Study: Armed security officers are on the rise in US schools
School resource officers duties include controlling outside traffic, patrolling the school, maintaining discipline, identifying problems and mentoring at-risk students, teaching law-related classes and serving as liaisons between schools and police.
By: AP | Washington | Published: March 29, 2018 10:24 am
In this March 14, 2018, file photo, police patrolman John Burgette, 53, a school resource officer for 18 years, bows his head as Scranton High School students stand in silence to protest gun violence for 17 minutes at the high school in Scranton, Pa. (Butch Comegys/The Times-Tribune via AP)
Armed security officers are becoming more prevalent at America’s schools, according to a federal study released today amid a heated debate over whether teachers and other school officials should carry guns.
Armed officers were present at least once a week in 43 per cent of all public schools during the 2015-16 school year, compared with 31 per cent of schools a decade before, according to data from a survey conducted by the National Center for Education Statistics.
Last month’s mass shooting at a Florida high school put renewed focus on the role of armed school security guards, after a video showed that a sheriff’s deputy at the school approached but did not enter the building where the attack was taking place.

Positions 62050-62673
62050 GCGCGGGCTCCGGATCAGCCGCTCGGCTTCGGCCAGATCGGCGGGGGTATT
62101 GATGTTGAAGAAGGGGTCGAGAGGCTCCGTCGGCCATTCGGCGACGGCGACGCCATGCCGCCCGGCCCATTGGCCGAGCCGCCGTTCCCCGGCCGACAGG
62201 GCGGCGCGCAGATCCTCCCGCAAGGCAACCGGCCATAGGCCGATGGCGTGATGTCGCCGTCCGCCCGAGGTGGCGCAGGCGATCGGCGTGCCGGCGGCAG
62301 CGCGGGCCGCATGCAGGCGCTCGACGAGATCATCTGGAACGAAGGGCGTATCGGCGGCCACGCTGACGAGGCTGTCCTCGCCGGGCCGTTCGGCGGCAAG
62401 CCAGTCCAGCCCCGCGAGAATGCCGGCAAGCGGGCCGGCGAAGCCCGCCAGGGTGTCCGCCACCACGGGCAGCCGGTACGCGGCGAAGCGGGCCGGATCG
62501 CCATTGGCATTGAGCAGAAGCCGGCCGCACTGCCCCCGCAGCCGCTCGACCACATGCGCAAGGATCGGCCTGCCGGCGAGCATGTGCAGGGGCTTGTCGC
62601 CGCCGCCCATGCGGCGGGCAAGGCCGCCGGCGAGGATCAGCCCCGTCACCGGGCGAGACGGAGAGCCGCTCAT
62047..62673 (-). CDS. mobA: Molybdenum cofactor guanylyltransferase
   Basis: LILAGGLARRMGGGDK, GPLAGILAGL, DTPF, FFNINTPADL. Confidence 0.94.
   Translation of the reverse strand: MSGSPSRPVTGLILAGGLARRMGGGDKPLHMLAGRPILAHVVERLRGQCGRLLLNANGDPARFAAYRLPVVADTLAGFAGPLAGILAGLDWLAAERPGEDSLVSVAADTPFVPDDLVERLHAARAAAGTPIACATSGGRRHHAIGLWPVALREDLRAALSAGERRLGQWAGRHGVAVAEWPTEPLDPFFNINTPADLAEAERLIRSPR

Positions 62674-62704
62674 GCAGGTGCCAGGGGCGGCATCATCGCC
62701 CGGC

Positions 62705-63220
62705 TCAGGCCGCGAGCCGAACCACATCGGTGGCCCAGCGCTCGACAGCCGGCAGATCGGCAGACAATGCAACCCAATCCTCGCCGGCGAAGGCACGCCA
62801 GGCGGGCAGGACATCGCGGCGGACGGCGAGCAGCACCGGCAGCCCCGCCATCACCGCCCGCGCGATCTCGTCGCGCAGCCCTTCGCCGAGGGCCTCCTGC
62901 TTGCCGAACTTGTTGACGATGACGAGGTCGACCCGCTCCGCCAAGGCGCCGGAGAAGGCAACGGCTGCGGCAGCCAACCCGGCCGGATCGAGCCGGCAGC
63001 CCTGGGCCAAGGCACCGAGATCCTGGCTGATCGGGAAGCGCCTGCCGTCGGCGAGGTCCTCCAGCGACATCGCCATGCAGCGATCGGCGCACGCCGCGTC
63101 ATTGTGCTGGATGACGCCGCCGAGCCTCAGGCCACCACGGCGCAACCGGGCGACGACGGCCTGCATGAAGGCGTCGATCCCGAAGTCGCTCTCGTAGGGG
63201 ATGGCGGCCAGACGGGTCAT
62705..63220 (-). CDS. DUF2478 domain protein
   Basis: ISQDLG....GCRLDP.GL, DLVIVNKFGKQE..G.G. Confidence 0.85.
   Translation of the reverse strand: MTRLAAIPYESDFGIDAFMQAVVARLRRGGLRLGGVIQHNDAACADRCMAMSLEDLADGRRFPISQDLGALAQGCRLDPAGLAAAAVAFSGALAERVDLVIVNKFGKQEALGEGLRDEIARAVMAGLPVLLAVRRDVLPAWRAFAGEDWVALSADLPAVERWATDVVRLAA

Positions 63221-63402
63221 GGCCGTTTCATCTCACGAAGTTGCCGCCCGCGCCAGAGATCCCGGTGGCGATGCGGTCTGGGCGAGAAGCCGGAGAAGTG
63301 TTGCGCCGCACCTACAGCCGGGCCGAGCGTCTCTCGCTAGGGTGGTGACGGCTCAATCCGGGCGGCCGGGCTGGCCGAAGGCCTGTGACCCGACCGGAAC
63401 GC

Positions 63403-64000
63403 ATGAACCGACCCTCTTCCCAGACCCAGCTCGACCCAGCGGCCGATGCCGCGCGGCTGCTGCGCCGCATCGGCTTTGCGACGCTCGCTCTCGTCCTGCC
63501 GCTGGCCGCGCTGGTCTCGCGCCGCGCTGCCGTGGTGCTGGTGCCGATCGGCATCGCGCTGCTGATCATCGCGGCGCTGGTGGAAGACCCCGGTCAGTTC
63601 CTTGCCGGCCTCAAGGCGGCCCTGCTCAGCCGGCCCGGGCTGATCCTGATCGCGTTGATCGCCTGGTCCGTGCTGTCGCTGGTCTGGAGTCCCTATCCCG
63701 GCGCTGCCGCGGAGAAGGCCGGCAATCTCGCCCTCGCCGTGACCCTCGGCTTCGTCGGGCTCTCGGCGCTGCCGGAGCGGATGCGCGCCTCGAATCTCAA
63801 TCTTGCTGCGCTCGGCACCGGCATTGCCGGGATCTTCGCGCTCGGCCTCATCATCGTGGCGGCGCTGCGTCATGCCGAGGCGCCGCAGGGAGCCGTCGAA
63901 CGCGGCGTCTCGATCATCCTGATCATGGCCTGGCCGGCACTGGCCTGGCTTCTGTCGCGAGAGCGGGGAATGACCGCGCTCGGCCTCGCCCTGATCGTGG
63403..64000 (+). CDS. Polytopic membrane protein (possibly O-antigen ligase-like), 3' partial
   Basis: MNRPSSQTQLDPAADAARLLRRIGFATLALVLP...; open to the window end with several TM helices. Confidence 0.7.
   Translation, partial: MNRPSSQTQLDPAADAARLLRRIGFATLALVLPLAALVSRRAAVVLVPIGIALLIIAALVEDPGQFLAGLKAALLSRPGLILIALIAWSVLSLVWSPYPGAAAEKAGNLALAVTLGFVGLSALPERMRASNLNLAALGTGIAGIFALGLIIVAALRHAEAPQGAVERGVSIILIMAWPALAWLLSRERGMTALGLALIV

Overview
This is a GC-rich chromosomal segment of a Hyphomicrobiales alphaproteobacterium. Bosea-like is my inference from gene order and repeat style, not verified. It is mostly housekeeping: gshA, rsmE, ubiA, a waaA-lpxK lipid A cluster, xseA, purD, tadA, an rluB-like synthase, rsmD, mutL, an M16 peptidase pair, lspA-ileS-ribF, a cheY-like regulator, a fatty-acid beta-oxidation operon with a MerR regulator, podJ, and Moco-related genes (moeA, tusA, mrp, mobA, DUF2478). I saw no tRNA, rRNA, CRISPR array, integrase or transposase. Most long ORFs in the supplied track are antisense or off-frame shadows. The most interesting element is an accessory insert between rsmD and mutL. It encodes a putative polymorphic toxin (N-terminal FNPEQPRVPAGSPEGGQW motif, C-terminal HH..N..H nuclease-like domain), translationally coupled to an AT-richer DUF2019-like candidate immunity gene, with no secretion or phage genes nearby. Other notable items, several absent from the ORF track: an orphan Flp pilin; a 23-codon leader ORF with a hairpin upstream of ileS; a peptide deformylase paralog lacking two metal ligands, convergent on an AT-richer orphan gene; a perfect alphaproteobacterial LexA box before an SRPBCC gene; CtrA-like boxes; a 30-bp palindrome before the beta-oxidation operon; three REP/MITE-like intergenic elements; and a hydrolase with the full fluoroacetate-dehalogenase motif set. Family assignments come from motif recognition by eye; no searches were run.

The study came out a day after Education Secretary Betsy DeVos kicked off a federal school safety panel. DeVos has said that schools should have the option to arm teachers. She’s being criticized by teachers’ unions for not including educators, students and experts in the panel, which consists only of her and three other Cabinet secretaries.
The percentage of schools with a security guard, a school resource officer or other sworn law enforcement officer on campus at least once a week has gone up from 42 per cent in 2005-06 to 57 per cent a decade later.
While security at schools of all grade levels increased, the shift is clearer among elementary schools, where the share with security staff has gone from 26 per cent to 45 per cent in the same time period.
“There has been an increase in security staff in school over the last 10 years and it’s more pronounced at the primary school level,” said Lauren Musu-Gillette, lead author of the report.
Experts, however, are divided on whether putting such officers on school campuses will make the schools safer or frighten children and lead to more arrests.
“There needs to be at least one in every school in the country,” said Mo Canady, executive director of the National Association of School Resource Officers. “Every school could benefit from one.”
School resource officers are sworn law enforcement personnel who have been trained to work in schools. Their duties include controlling outside traffic, patrolling the school, maintaining discipline, identifying problems and mentoring at-risk students, teaching law-related classes and serving as liaisons between schools and police.
The school security study released Thursday includes school resource officers, other sworn law enforcement and additional security staff.
Ronald Stephens, executive director of the National School Safety Council, agrees, saying that trained officers carrying weapons can help prevent a shooting inside the school and deter a possible shooter from entering.
“It sends the signal that the school is being watched and that the care and supervision of children is an important priority,” Stephens said.
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